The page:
The Marvel Cinematic Universe is a beloved place for many superhero fans, but it's also been around for 10 years and 20 movies at this point, which means there are bound to be a few low (or at least lowish) points. Ask any MCU fan to name their least favorite film in the megafranchise, and you'll get a few standard answers. The Incredible Hulk is one you hear a lot, as is Iron Man 2. In fact, of the four original Avengers to get franchises of their own so far, only Captain America has largely avoided the solo movie slump, because 2013's Thor: The Dark World pops up on a lot of Least Favorite lists as well. If you're one of the MCU fans who keeps that one near the bottom of your rankings, you're not alone: Chris Hemsworth isn't exactly in love with it, either.
Hemsworth is on the cover of the September issue of GQ, and so he's also the subject of a new, wide-ranging profile in the magazine that, among other things, focuses on how he's adjusted to stardom and learned to influence the major roles he's landed. Naturally, any discussion of that has to turn to Thor eventually, and particularly the evolution the character underwent in last year's Thor: Ragnarok. With the help of comedic director Taika Waititi, Hemsworth evolved the God of Thunder's sensibilities, making him a little less stiff, a little more goofy, and a lot more — for lack of a better word — human. That humanity carried over into his arc in Avengers: Infinity War, and has made Thor one of the most vital characters in the MCU right now.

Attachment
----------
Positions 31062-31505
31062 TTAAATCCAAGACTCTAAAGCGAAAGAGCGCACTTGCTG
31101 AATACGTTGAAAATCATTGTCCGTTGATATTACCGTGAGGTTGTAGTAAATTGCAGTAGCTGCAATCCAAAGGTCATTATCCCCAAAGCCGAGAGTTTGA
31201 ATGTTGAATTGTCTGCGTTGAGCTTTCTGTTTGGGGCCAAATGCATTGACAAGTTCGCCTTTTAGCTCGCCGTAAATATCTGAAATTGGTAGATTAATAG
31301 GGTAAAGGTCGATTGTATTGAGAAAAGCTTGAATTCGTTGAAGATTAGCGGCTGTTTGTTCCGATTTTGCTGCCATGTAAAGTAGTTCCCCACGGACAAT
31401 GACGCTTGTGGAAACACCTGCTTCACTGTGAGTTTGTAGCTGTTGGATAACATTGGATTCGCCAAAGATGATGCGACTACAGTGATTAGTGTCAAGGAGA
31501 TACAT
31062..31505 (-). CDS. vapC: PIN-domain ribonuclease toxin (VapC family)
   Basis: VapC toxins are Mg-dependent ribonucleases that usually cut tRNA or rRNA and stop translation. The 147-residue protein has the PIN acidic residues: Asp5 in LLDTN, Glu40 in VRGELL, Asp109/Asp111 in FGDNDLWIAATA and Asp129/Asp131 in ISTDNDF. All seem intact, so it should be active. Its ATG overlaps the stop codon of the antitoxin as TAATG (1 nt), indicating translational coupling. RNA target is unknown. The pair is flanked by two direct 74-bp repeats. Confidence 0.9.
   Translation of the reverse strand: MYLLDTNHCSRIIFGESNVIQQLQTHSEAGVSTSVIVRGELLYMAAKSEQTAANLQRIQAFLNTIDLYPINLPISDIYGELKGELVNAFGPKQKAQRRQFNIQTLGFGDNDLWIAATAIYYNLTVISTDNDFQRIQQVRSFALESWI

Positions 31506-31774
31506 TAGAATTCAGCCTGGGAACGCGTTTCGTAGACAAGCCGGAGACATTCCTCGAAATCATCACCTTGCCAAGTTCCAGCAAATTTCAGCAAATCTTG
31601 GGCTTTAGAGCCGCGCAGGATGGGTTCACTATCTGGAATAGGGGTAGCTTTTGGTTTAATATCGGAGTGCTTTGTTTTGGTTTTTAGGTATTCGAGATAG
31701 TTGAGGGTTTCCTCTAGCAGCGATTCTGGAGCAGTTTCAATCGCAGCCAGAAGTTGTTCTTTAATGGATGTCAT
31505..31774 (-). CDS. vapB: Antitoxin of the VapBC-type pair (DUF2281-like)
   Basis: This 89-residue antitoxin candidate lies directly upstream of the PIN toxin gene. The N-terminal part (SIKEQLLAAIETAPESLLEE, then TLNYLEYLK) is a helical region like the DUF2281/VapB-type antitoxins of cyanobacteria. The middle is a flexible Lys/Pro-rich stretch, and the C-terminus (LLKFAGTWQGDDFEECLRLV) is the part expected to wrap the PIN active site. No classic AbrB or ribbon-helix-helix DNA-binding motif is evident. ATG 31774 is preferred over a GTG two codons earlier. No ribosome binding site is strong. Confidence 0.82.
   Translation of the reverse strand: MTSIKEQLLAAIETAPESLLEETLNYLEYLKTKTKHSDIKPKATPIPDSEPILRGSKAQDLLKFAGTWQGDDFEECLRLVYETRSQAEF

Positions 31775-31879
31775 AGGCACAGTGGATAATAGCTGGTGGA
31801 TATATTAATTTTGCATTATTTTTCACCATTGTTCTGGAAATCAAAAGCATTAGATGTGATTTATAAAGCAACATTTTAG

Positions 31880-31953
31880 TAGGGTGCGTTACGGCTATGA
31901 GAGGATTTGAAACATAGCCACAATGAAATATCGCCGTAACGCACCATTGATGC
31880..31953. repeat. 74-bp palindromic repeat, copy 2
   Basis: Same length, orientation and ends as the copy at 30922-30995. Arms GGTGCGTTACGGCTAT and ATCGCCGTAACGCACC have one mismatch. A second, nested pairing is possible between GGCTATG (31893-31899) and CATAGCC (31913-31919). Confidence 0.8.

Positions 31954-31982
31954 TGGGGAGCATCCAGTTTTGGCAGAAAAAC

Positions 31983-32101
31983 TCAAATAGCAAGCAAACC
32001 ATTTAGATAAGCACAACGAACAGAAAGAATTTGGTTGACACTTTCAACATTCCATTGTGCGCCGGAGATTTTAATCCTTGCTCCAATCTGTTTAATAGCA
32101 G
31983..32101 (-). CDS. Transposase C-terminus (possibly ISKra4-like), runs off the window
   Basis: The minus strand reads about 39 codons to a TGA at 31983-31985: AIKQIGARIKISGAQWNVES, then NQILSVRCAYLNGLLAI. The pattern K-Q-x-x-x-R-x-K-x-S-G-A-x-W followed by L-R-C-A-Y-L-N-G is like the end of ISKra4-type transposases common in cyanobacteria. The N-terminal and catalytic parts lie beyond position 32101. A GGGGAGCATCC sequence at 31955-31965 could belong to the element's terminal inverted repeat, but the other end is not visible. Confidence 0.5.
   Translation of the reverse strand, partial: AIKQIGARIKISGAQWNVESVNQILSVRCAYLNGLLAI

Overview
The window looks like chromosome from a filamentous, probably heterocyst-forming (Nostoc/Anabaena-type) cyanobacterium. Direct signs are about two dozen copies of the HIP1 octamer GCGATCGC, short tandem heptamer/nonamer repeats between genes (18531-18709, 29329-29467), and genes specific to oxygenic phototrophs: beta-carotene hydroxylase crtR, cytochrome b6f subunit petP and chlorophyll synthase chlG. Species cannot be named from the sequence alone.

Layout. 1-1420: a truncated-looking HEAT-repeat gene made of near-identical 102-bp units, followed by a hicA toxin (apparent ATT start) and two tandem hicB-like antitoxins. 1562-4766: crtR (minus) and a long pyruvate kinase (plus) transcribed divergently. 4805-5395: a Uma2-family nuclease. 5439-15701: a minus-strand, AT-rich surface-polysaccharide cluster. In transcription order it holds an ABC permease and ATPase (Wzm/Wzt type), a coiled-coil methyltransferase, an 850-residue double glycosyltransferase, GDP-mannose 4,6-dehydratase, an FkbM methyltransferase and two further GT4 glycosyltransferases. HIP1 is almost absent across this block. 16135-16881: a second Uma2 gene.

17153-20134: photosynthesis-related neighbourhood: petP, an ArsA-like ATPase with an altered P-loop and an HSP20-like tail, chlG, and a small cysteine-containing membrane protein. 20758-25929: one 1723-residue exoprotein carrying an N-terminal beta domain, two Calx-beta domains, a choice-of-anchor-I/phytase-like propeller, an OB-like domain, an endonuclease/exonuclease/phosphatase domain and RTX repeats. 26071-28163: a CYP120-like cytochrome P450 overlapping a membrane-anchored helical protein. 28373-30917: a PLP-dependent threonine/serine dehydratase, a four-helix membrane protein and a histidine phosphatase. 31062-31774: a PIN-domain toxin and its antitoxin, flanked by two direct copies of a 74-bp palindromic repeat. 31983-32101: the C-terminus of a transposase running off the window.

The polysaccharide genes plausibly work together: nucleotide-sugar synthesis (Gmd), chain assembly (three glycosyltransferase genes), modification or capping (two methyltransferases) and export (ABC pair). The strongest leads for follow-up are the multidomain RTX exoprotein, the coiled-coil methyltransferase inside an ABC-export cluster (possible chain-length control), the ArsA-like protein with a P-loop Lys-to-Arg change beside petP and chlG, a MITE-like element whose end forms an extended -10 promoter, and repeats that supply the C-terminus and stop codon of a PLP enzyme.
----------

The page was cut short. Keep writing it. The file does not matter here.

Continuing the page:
Speaking about that evolution, Hemsworth noted that a lot of stemmed from wanting to break the straight-man hero mold set up by the first two films, which started to deliver diminishing returns.
“The first one is good, the second one is meh,” Hemsworth said. “What masculinity was, the classic archetype — it just all starts to feel very familiar. I was so aware that we were right on the edge.”
So, instead of Thor constantly lecturing Loki about honor or something, we got the wonderful "Get Help," and instead of a stiff team-up between Thor and Hulk, we got arguments about who's the strongest Avenger, and so on. It's a shift that not everyone agreed with, but certain goofier moments in The Dark World did help to foreshadow it, and for an actor like Hemsworth — who's shown his comedic chops in films like Ghostbusters — it made all the sense in the world.
Still, The Dark World does have its place. It gave us more of Loki's schemes, which set up some of Ragnarok's best moments, and its inclusion of the Aether helped set the stage for the Infinity Stones. Even with that in mind, though, it's easy to see why Hemsworth doesn't like it as much as the first Thor. At least he seems to like it better than Christopher Eccleston did.